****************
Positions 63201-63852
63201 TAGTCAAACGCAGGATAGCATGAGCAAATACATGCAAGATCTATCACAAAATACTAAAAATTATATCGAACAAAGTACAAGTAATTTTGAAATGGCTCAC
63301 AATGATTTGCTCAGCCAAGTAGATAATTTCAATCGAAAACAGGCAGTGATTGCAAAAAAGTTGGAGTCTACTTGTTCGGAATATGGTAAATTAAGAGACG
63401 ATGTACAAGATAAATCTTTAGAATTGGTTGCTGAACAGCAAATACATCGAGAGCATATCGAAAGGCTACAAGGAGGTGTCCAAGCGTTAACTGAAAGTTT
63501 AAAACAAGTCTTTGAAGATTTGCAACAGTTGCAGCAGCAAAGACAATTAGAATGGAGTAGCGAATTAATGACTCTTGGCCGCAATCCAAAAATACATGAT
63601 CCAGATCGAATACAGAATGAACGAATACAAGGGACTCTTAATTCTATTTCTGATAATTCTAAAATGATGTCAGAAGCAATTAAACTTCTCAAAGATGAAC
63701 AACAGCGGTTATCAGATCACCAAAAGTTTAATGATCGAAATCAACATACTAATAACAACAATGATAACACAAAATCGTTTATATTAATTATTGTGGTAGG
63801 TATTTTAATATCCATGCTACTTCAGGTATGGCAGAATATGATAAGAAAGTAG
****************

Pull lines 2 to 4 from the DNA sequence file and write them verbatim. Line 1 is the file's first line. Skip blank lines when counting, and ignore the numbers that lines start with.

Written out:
63201 TAGTCAAACGCAGGATAGCATGAGCAAATACATGCAAGATCTATCACAAAATACTAAAAATTATATCGAACAAAGTACAAGTAATTTTGAAATGGCTCAC
63301 AATGATTTGCTCAGCCAAGTAGATAATTTCAATCGAAAACAGGCAGTGATTGCAAAAAAGTTGGAGTCTACTTGTTCGGAATATGGTAAATTAAGAGACG
63401 ATGTACAAGATAAATCTTTAGAATTGGTTGCTGAACAGCAAATACATCGAGAGCATATCGAAAGGCTACAAGGAGGTGTCCAAGCGTTAACTGAAAGTTT